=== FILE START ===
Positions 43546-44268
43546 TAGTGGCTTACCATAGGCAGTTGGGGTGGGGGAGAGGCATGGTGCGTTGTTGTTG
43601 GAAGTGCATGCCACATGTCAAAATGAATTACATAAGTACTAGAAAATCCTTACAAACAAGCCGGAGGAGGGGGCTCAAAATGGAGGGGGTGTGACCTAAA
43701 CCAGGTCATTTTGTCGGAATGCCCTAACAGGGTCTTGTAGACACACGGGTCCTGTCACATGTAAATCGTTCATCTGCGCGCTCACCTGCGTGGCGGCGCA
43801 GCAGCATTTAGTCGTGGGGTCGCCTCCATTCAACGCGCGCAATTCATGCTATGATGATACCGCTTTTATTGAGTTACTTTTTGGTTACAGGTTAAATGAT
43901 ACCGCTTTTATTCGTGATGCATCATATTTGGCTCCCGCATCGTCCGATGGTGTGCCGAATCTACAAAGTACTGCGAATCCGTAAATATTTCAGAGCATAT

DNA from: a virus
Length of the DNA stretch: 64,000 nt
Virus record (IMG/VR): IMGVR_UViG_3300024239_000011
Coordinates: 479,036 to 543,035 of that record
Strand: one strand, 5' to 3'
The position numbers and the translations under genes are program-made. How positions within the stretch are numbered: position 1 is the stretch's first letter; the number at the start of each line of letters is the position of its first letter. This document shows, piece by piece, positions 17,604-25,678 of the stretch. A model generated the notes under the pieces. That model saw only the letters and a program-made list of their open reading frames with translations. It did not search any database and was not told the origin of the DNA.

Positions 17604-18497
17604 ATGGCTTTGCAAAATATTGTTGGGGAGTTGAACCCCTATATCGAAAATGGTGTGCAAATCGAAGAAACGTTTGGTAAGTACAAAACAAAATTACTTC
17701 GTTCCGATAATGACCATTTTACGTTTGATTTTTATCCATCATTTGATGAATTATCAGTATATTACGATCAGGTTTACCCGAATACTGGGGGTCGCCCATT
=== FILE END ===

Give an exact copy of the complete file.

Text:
Positions 43546-44268
43546 TAGTGGCTTACCATAGGCAGTTGGGGTGGGGGAGAGGCATGGTGCGTTGTTGTTG
43601 GAAGTGCATGCCACATGTCAAAATGAATTACATAAGTACTAGAAAATCCTTACAAACAAGCCGGAGGAGGGGGCTCAAAATGGAGGGGGTGTGACCTAAA
43701 CCAGGTCATTTTGTCGGAATGCCCTAACAGGGTCTTGTAGACACACGGGTCCTGTCACATGTAAATCGTTCATCTGCGCGCTCACCTGCGTGGCGGCGCA
43801 GCAGCATTTAGTCGTGGGGTCGCCTCCATTCAACGCGCGCAATTCATGCTATGATGATACCGCTTTTATTGAGTTACTTTTTGGTTACAGGTTAAATGAT
43901 ACCGCTTTTATTCGTGATGCATCATATTTGGCTCCCGCATCGTCCGATGGTGTGCCGAATCTACAAAGTACTGCGAATCCGTAAATATTTCAGAGCATAT

DNA from: a virus
Length of the DNA stretch: 64,000 nt
Virus record (IMG/VR): IMGVR_UViG_3300024239_000011
Coordinates: 479,036 to 543,035 of that record
Strand: one strand, 5' to 3'
The position numbers and the translations under genes are program-made. How positions within the stretch are numbered: position 1 is the stretch's first letter; the number at the start of each line of letters is the position of its first letter. This document shows, piece by piece, positions 17,604-25,678 of the stretch. A model generated the notes under the pieces. That model saw only the letters and a program-made list of their open reading frames with translations. It did not search any database and was not told the origin of the DNA.

Positions 17604-18497
17604 ATGGCTTTGCAAAATATTGTTGGGGAGTTGAACCCCTATATCGAAAATGGTGTGCAAATCGAAGAAACGTTTGGTAAGTACAAAACAAAATTACTTC
17701 GTTCCGATAATGACCATTTTACGTTTGATTTTTATCCATCATTTGATGAATTATCAGTATATTACGATCAGGTTTACCCGAATACTGGGGGTCGCCCATT